As previously noted, the plasma source ion implantation process may cause sputtering of the top surface of the semiconductor substrate 22 of FIG. 1. However, where the plasma environment formed within the vacuum chamber 12 is an oxygen environment, sputtering of the semiconductor substrate as a pulse is initiated is less likely to significantly affect the semiconductor material. Instead, oxygen is grown on the top surface between the pulses, and it is the grown oxide that is sputtered. Thus, damage to the substrate is less likely to occur.

Returning to FIG. 6, plasma source ion implantation can also be used to form transistors 54 and 68 following formation of a buried layer 48 by implantation of nitrogen to form a Separation by IMplantation of NItrogen (SIMNI) structure or by implantation of oxygen and nitrogen to form a Separation by IMplantation of Oxygen and Nitrogen (SIMON) structure. However, the SIMOX technology appears to offer the greatest possibilities.

Patent Citations
Cited PatentFiling datePublication dateApplicantTitle
US4746394 *Nov 21, 1986May 24, 1988Elm Industry Co., Ltd.Paper punch with punched-hole reinforcing piece sticking mechanism
US4764394 *Jan 20, 1987Aug 16, 1988Wisconsin Alumni Research FoundationMethod and apparatus for plasma source ion implantation
US4808546 *Feb 2, 1987Feb 28, 1989Hitachi, Ltd.SOI process for forming a thin film transistor using solid phase epitaxy
US5183775 *Jan 23, 1990Feb 2, 1993Applied Materials, Inc.Method for forming capacitor in trench of semiconductor wafer by implantation of trench surfaces with oxygen
US5196355 *Dec 14, 1990Mar 23, 1993Ibis Technology CorporationSimox materials through energy variation
US5289010 *Dec 8, 1992Feb 22, 1994Wisconsin Alumni Research FoundationIon purification for plasma ion implantation
US5296272 *Jan 25, 1993Mar 22, 1994Hughes Aircraft CompanyMethod of implanting ions from a plasma into an object
US5311028 *Feb 28, 1992May 10, 1994Nissin Electric Co., Ltd.System and method for producing oscillating magnetic fields in working gaps useful for irradiating a surface with atomic and molecular ions
US5436175 *Jul 27, 1994Jul 25, 1995Sharp Microelectronics Technology, Inc.Shallow SIMOX processing method using molecular ion implantation
US5498290 *Aug 27, 1993Mar 12, 1996Hughes Aircraft CompanyConfinement of secondary electrons in plasma ion processing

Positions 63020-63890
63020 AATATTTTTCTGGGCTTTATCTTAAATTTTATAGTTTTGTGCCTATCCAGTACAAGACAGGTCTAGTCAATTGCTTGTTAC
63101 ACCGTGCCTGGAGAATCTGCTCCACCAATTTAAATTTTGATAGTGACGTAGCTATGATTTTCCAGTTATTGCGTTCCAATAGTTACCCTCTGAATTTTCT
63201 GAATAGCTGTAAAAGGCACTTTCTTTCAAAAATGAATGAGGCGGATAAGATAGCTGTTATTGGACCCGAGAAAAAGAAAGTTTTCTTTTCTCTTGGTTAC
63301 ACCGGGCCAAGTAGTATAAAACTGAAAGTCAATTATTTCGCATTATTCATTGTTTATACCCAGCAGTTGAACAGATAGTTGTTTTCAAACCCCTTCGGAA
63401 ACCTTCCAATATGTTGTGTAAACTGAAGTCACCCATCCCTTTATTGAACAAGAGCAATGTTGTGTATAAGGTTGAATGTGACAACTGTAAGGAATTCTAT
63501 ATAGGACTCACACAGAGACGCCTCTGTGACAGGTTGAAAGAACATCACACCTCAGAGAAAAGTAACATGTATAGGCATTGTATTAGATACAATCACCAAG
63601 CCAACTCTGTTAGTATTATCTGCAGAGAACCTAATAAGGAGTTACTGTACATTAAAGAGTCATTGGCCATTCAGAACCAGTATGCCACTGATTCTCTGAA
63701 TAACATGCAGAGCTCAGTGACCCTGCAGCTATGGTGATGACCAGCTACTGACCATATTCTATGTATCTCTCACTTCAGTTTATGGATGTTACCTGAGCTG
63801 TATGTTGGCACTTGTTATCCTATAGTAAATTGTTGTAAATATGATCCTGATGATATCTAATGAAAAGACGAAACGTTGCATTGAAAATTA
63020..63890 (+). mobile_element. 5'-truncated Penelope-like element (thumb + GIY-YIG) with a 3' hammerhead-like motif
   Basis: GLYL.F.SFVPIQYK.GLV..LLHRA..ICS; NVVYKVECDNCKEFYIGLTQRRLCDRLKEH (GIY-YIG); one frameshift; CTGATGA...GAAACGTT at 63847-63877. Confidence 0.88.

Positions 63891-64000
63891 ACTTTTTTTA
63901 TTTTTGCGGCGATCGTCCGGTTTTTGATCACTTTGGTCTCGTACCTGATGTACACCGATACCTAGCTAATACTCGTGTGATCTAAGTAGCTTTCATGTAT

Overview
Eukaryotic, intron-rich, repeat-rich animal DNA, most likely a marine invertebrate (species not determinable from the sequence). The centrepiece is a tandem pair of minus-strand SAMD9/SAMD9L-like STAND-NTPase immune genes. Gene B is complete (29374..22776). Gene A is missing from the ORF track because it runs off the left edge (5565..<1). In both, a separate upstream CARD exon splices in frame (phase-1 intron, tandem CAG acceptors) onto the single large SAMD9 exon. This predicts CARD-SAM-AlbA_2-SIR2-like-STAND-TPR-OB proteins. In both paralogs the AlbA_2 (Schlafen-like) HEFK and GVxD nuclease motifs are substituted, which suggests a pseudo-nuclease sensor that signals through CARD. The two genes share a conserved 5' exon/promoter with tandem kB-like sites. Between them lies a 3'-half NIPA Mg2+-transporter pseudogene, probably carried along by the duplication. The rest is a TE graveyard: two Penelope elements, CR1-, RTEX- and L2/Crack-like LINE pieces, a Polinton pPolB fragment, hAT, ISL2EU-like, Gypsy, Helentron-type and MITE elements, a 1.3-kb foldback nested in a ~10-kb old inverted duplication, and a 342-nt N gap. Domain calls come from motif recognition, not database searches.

JPH0319218A * Title not available
JPH03268444A * Title not available
WO1993018201A1 *Mar 1, 1993Sep 16, 1993Varian AssociatesPlasma implantation process and equipment
Non-Patent Citations
Reference
1Torii et al, "Very High Current ECR Ion Source for an Oxygen Ion Implanter Nuclear Instruments and Methods in Physics Research", Section B, Mar. 87, vol. B21, No. 2-4, pp. 178-181.
2 *Torii et al, Very High Current ECR Ion Source for an Oxygen Ion Implanter Nuclear Instruments and Methods in Physics Research , Section B, Mar. 87, vol. B21, No. 2 4, pp. 178 181.
3Torii et al., "A High Current Density and Long Lifetime ECR Source for Oxygen Implanters", Review of Scientific Instruments (Jan. 1990) vol. 61, No. 1, Pt. 2. pp. 253-255.
4 *Torii et al., A High Current Density and Long Lifetime ECR Source for Oxygen Implanters , Review of Scientific Instruments (Jan. 1990) vol. 61, No. 1, Pt. 2. pp. 253 255.
Referenced by
Citing PatentFiling datePublication dateApplicantTitle
US5918151 *Dec 28, 1994Jun 29, 1999Nippon Steel CorporationMethod of manufacturing a semiconductor substrate and an apparatus for manufacturing the same
US6043166 *Oct 30, 1997Mar 28, 2000International Business Machines CorporationImplanting oxygen under two conditions and performing two high temperature anneals at temperatures above 1250 degrees c. and above 1300 degrees c., respectively, at two respective oxygen concentrations.
US6071763 *Jul 7, 1998Jun 6, 2000United Microelectronics Corp.Method of fabricating layered integrated circuit
US6113735 *Mar 1, 1999Sep 5, 2000Silicon Genesis CorporationDistributed system and code for control and automation of plasma immersion ion implanter
US6120660 *Dec 18, 1998Sep 19, 2000Silicon Genesis CorporationRemovable liner design for plasma immersion ion implantation
US6140250 *May 23, 1997Oct 31, 2000Sony CorporationMethod for forming oxide film of semiconductor device, and oxide film forming apparatus capable of shortening pre-processing time for concentration measurement
US6153524 *Jul 28, 1998Nov 28, 2000Silicon Genesis CorporationCluster tool method using plasma immersion ion implantation
US6155436 *Aug 18, 1999Dec 5, 2000Ibis Technology CorporationArc inhibiting wafer holder assembly
US6207005Jul 28, 1998Mar 27, 2001Silicon Genesis CorporationCluster tool apparatus using plasma immersion ion implantation
US6248642Jun 24, 1999Jun 19, 2001Ibis Technology CorporationSIMOX using controlled water vapor for oxygen implants
US6269765Oct 1, 1998Aug 7, 2001Silicon Genesis CorporationCollection devices for plasma immersion ion implantation
US6274459Feb 16, 1999Aug 14, 2001Silicon Genesis CorporationMethod for non mass selected ion implant profile control
US6321134Jul 28, 1998Nov 20, 2001Silicon Genesis CorporationClustertool system software using plasma immersion ion implantation
US6332425 *Mar 14, 2000Dec 25, 2001Hitachi LtdSurface treatment method and system